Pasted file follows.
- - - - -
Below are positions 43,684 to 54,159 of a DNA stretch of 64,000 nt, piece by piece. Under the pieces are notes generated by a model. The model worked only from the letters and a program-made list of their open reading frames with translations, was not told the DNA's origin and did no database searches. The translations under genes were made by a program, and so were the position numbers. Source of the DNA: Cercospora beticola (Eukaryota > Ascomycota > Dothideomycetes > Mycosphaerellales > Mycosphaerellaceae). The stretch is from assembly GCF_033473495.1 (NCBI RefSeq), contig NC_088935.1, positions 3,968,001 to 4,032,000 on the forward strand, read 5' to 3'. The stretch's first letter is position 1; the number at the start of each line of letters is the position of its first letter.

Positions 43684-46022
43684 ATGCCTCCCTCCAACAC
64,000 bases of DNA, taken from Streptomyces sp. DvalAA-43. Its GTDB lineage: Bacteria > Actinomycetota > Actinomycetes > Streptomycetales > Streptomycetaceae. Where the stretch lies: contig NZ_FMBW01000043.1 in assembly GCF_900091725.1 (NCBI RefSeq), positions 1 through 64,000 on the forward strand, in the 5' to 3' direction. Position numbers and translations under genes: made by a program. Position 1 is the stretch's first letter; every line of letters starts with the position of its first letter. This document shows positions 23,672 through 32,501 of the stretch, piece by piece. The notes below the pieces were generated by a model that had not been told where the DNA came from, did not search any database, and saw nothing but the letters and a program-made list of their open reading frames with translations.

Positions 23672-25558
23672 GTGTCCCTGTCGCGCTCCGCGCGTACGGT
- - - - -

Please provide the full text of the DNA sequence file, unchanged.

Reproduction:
Below are positions 43,684 to 54,159 of a DNA stretch of 64,000 nt, piece by piece. Under the pieces are notes generated by a model. The model worked only from the letters and a program-made list of their open reading frames with translations, was not told the DNA's origin and did no database searches. The translations under genes were made by a program, and so were the position numbers. Source of the DNA: Cercospora beticola (Eukaryota > Ascomycota > Dothideomycetes > Mycosphaerellales > Mycosphaerellaceae). The stretch is from assembly GCF_033473495.1 (NCBI RefSeq), contig NC_088935.1, positions 3,968,001 to 4,032,000 on the forward strand, read 5' to 3'. The stretch's first letter is position 1; the number at the start of each line of letters is the position of its first letter.

Positions 43684-46022
43684 ATGCCTCCCTCCAACAC
64,000 bases of DNA, taken from Streptomyces sp. DvalAA-43. Its GTDB lineage: Bacteria > Actinomycetota > Actinomycetes > Streptomycetales > Streptomycetaceae. Where the stretch lies: contig NZ_FMBW01000043.1 in assembly GCF_900091725.1 (NCBI RefSeq), positions 1 through 64,000 on the forward strand, in the 5' to 3' direction. Position numbers and translations under genes: made by a program. Position 1 is the stretch's first letter; every line of letters starts with the position of its first letter. This document shows positions 23,672 through 32,501 of the stretch, piece by piece. The notes below the pieces were generated by a model that had not been told where the DNA came from, did not search any database, and saw nothing but the letters and a program-made list of their open reading frames with translations.

Positions 23672-25558
23672 GTGTCCCTGTCGCGCTCCGCGCGTACGGT